“This is not a barbarian, but it is true he is a beserker. The weapon was made for true beserkers, only they can control the blood rage,” the wizard said becoming animated, “The evil that approaches can not be faced by anyone else.”

“I have despatched an army, a cadre of my finest and bravest guards, and a quartet of wizards, admittedly they’re not of your supposed stature, but they can face a demon horde well enough,” the king said.

“And they will all be dead come morning. Demons, monsters, myths, legends, all very powerful and all, but they are nothing compared with the true demon that had stirred up this horde,” the wizard said.

Continue reading

Daily Flash Fiction Challenge 54: The Killing Ghosts

This is the 54th a series of 365 Flash Fiction stories I’m writing. You can find out more about the challenge here.

The Killing Ghosts, by Jonathan L. Lawrence, 24th January 2012

Word count: 697

Theme: alien invasion, resistance, war, survival, humanity, myth, legend

The story:

I got so scared, I felt I was alone facing things that shouldn’t even exist, never mind being in a relatively unimportant city in England. Whether they should be there or not, it was irrelevant.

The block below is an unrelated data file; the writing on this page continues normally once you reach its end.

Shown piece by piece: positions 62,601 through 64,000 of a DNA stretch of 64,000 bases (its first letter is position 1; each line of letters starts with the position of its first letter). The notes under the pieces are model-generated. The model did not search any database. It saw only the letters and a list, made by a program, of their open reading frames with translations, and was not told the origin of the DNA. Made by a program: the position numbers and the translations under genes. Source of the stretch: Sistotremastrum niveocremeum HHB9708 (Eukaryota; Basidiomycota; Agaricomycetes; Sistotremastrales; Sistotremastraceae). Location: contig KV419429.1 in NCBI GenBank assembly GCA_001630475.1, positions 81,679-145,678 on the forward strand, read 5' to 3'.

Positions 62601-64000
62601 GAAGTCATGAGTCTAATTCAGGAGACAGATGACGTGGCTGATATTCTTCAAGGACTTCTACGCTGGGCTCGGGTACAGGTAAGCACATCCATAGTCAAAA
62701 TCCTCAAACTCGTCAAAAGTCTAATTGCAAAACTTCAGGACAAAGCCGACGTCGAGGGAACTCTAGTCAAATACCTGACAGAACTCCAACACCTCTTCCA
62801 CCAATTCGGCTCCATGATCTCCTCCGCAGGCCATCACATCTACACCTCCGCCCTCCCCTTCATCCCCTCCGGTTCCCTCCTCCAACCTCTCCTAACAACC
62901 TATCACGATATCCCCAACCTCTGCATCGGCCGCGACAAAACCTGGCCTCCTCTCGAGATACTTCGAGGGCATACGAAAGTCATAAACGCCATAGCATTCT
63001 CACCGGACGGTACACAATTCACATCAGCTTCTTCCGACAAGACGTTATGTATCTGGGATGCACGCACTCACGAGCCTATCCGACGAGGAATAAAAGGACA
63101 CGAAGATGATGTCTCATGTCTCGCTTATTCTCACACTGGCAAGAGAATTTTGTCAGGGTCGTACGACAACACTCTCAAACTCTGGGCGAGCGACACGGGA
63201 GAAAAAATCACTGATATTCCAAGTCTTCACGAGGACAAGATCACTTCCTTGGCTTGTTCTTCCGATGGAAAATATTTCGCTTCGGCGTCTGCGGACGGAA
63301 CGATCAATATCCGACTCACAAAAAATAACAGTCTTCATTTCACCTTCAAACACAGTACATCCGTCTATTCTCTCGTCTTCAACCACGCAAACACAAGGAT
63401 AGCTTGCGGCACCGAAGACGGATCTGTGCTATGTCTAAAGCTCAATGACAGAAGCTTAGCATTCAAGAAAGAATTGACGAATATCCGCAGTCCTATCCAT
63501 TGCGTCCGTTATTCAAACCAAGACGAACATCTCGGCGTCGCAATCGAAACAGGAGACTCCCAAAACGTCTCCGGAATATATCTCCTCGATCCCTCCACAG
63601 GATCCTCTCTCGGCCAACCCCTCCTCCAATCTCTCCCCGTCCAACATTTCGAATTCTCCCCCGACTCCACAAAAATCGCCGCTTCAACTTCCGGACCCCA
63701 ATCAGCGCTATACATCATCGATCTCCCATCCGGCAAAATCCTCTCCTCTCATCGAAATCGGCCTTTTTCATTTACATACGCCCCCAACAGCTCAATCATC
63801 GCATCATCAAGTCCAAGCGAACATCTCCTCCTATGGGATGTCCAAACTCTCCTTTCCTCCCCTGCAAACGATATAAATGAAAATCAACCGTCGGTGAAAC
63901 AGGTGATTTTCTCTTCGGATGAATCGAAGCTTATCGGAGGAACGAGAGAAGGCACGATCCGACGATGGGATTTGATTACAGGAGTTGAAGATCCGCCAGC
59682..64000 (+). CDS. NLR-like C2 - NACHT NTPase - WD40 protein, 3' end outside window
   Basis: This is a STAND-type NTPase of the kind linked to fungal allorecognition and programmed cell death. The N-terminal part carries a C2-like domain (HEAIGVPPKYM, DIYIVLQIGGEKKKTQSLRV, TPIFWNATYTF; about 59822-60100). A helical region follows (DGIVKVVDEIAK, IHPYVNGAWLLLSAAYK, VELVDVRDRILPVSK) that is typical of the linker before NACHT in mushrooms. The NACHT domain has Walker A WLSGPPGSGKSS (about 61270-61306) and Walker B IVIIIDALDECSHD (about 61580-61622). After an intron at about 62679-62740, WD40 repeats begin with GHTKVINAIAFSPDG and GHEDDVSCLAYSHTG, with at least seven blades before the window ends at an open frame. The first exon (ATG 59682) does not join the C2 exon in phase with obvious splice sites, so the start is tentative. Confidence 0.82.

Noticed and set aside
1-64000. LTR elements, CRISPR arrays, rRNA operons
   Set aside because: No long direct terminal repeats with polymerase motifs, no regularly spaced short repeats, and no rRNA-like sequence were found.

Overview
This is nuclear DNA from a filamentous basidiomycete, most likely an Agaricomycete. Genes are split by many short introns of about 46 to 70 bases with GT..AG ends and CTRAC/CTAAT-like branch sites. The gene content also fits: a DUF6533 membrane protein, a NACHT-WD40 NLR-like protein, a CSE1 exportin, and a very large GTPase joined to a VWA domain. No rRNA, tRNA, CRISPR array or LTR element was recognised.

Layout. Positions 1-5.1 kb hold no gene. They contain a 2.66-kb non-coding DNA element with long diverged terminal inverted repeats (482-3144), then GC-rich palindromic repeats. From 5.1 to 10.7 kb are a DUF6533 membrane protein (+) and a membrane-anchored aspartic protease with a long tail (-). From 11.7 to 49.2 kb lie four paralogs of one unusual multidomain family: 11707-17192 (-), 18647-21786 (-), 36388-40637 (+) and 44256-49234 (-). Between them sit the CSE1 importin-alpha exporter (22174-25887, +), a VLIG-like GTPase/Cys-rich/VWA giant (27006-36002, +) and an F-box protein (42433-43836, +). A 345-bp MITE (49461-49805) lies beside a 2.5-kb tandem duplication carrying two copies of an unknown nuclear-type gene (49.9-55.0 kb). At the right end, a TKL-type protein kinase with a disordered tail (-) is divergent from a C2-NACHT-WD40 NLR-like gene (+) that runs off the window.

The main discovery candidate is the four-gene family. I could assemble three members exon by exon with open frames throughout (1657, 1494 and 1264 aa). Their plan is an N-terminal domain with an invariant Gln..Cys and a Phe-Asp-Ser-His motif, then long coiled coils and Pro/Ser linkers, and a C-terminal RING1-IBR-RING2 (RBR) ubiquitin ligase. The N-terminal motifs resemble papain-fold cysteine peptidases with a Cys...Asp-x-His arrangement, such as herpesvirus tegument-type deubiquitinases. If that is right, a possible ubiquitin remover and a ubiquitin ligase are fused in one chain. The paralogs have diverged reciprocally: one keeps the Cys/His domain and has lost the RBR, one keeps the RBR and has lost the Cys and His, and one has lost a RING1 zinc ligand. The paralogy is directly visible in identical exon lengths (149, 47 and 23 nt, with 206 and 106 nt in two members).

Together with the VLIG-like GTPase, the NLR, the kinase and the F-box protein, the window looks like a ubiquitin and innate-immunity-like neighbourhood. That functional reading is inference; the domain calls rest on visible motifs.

The day had been going so well, I had a date that night, my job was going well, everything in life was grand. A few months earlier I’d Peru much had nothing to lose, but the day they came, I lost everything important, except my life.

It was mid-September when astronomers first saw the objects in the night sky, they were a wonder, unexplainable, mysterious globes of compressed liquid. Of course we didn’t just assume they were peaceful – though we didn’t even know about brains then. When it was obvious that they were on a collision course with the Blue Planet the US military took control of all efforts in regard. to the strange phenomena. They’re best efforts didn’t even cause the globes of liquid to waver, they kept coming.

Still life went on, the world split into three types of people. First off the were your traditional end of world types, (most figured them for loons, including me at first), then there were eager and excitable scientist types, lastly there was everyone else who couldn’t conceptualise what was happening, it was just this thing in the news. Sure it was the topic of many conversations but we didn’t understand, and it was years away.

So it was quite a shock when the center of Leeds was rocked by an immense exclusion as a globe crashed right into it. I’m told this was only a small one, but I was within five miles of impact it never felt small. It was the advanced unit, there to probe and test how we’d react, the rest of their armada arrived a month later, with sporadic advanced drops in medium cities around the world in between.

Continue reading